We're Luckier Than Most
Domestic violence is up. Those "til death do us part" couples have found out that their love has limits. Patience with each other and with family members has worn thin to the point of nearly sadistic physical and emotional abuse.
So why are my husband Chris and I not at each others' throats?
Why are we still holding hands at the breakfast table after being married 6 years (one year after the country's normal divorce rate).
Why do we still say "I love you" to each other as the last words before we go to sleep?
Love, Respect, Communication.
In a sense, we've been prepped for times like these: in the last 7 years we've never been apart from each other more than 18 hours. And no jobs requiring travel. And from the start, we've had good communication.*
Of course, stay-in-place has caused the same frustrations as it has for most people, but these frustrations have meant a change in daily living, not a change in relationship. In most married senior couples, the relationship has weathered just about everything: petty jealousies, character differences, emotional and physical setbacks. And the "driving-me-crazy" limit was reached long ago. Senior experience counts: putting up with your life partner's faults and foibles is already ingrained.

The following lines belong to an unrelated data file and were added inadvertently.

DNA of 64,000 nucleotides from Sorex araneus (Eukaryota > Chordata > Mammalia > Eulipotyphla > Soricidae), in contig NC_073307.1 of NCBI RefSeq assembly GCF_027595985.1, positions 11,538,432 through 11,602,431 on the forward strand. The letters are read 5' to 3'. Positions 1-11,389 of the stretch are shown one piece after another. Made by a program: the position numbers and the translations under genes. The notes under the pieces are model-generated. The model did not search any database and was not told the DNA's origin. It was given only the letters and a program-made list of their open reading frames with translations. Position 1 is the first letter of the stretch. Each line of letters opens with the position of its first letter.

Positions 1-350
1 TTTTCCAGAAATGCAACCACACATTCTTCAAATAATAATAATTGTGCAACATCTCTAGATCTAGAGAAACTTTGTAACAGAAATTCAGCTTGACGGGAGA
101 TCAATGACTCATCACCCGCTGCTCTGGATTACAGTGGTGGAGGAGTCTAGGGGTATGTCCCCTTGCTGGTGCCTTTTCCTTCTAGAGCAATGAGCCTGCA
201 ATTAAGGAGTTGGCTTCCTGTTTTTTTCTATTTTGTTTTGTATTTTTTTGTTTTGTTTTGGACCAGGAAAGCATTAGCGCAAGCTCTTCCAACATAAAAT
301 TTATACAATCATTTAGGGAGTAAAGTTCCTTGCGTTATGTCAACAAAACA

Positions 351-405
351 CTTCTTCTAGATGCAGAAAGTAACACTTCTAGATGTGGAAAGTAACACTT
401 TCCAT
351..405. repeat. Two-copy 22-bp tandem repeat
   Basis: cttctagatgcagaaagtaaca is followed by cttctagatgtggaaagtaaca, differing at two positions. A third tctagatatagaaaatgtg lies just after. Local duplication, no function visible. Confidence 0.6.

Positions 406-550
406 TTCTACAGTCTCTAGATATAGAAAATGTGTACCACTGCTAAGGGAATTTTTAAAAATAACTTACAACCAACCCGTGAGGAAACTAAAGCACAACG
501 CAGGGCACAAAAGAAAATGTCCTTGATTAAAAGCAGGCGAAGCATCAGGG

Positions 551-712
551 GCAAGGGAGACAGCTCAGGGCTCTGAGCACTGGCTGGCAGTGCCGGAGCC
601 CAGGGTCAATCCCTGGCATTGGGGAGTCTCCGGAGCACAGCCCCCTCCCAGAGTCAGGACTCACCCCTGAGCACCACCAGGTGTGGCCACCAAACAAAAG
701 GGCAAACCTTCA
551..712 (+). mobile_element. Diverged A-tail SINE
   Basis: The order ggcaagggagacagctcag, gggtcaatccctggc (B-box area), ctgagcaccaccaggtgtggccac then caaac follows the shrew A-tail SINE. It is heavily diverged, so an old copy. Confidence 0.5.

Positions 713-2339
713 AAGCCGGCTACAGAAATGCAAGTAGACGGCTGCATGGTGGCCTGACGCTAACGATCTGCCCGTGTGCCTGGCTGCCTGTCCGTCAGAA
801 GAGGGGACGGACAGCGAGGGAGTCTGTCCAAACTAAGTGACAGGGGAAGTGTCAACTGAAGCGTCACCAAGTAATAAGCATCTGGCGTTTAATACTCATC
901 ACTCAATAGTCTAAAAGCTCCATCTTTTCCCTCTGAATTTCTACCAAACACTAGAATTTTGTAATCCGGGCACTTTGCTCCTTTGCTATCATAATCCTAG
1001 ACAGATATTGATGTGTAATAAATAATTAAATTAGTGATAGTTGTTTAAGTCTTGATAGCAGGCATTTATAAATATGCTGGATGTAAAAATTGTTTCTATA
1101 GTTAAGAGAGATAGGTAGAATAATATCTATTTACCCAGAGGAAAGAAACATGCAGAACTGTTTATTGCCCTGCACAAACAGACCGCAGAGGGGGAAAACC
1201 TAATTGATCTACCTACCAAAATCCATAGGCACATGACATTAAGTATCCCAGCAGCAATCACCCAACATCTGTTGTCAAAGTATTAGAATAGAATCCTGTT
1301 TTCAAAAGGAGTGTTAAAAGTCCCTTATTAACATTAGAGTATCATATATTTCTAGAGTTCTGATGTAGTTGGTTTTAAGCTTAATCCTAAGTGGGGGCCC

Ours? We're luckier than most senior couples since we met each other later in life: our experiences, those relationship hurdles like jealousies had been experienced long before we met.
Such a relationship as ours is also a comfort to one's relatives: the pangs of separation are eased knowing that your loved one is fairing better than most.
Love may not conquer all
But in times like these, it makes living more tolerable. Chris and I love to snuggle. Usually done for an emotional respite, it sometimes takes on the role of "you and me against the world." We're each other's safe haven, sometimes shutting out everything else. We cherish every day together.
It's a deeper love, bolstered by living through other relationships both physical and emotional.
Again, senior experience counts. It helps us through times like these.
*Early in the relationship, we took a precautionary view and signed up for couples counseling. The counselor concluded: "You two have the best communication with each other I've ever seen."